Something strange and amazing happened to me one night last week: I was too happy to sleep.
It felt like a snow day.
That might be something that not a lot of you understand since it doesn’t really snow here, but, as a kid in New Jersey, there was nothing as thrilling as the thought that school might be cancelled for snow.
Once it starts snowing, you turn on the TV and wait for your school district to scroll across the bottom of the screen. My mom and I would be glued to it like it was the latest episode of “City Confidential.” (We watched a lot of crime shows. No wonder I’m the crime reporter.) If this went on too long and surrounding districts had already announced their closures, we would get angry – how could we be the only ones with school?!? Then we would grow confident – of course we won’t have school.
It seemed like my school was always last to announce its closure, but maybe it just felt like that since we wanted it so badly.
My mom was completely complicit in snow day excitement. Who wouldn’t want extra time with me?
Then, once we knew it was a snow day (yay!), we would stay up late or get up early – earlier than even a school day – and go to Wawa for snacks. The day was spent lounging around, eating junk food and watching TV. We would be lazy and we would be together without any stress or responsibility. Kid heaven.
That’s the feeling I had last week, just a month after my most recent break-up.
It hit me after midnight just as I was trying to go to sleep. All of a sudden I got a burst of energy – excited energy. It felt as if my lungs were blasted with oxygen. I felt relief and joy and couldn’t stop smiling. I let myself feel it, I sat with it, just enjoying it for a moment. Then, to try to get some energy out and document the moment, which felt miraculous, I wrote a few poems.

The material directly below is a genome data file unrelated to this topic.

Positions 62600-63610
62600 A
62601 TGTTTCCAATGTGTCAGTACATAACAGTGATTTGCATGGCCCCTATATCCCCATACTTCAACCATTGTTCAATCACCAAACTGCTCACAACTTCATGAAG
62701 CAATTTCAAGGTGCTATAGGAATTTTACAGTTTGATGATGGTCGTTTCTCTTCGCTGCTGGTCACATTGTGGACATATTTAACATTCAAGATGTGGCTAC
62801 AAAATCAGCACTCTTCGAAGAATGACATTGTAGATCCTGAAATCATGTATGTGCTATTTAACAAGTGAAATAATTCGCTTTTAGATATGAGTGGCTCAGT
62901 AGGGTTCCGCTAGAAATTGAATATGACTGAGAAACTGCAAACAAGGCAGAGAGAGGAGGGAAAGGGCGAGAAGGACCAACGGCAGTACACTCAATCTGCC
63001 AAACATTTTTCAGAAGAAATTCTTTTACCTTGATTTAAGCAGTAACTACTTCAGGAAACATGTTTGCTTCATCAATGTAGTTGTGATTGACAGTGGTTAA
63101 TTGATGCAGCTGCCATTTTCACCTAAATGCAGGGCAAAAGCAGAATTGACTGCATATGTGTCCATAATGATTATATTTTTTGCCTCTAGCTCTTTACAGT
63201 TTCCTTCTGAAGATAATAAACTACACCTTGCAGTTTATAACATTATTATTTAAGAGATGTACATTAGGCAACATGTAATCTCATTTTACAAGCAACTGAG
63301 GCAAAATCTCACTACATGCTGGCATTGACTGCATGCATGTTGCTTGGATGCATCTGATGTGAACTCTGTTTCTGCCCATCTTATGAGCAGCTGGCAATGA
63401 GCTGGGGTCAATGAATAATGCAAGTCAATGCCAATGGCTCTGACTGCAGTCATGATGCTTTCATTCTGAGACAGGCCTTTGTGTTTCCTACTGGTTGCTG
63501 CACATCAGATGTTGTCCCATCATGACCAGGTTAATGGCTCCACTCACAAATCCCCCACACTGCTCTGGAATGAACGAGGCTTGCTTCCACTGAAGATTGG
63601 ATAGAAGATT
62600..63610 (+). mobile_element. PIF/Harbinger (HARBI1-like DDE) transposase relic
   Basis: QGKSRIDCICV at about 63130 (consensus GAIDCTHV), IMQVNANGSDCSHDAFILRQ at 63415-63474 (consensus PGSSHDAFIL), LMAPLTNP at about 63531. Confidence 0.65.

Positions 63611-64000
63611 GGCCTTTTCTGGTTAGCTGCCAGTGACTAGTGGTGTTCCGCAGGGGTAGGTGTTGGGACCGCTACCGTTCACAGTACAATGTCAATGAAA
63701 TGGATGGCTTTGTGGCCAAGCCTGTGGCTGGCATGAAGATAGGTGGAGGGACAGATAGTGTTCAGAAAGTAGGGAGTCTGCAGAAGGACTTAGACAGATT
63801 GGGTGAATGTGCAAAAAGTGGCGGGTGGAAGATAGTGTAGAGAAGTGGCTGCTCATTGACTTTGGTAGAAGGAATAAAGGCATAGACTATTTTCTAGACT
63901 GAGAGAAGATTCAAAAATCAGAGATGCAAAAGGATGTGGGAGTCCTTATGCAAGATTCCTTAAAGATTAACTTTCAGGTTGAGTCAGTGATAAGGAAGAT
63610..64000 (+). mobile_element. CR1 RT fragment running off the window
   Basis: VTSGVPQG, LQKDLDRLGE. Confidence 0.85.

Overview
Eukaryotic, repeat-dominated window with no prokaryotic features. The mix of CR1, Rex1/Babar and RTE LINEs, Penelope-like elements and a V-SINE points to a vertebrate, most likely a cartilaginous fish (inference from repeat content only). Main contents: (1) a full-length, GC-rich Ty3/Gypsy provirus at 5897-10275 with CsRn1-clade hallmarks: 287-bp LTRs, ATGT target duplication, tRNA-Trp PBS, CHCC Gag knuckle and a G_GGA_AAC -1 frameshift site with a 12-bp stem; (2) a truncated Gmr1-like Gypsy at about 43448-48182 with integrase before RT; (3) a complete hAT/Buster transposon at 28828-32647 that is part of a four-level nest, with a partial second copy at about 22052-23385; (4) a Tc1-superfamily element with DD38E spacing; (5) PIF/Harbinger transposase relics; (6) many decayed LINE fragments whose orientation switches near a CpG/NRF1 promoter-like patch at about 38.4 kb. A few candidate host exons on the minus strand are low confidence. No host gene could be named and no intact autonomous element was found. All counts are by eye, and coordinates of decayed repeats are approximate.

By 1:29 a.m. the energy was still there. The only thing missing from my snow day was my mom, so I texted her:
“I’m happy,” I said.
“I needed to tell someone. More than happy, I’m full of joy and excitement and I know that life is going to be good. God, it’s good.”
In my third text I told her that I loved her and that I would talk to her later. Then she called me.
The two of us talked for more than an hour, reminiscing about those winter days in Gloucester City – the place of our convenience store adventures – and how good it was that I finally pulled the trigger on that relationship. It turned out that I wasn’t the only one relieved.
When we hung up the phone, I was content. I was at peace. And, I realized, I’m already living my bliss.
The best part is, though, that this ineffable joy wasn’t attached to any one thing – not a job, not a man, not a vacation or new pair of shoes. No, this happiness was simply coming from inside me and I just knew that everything would not only be OK, but that it is-and-will-be wonderful.
And it’s about damn time.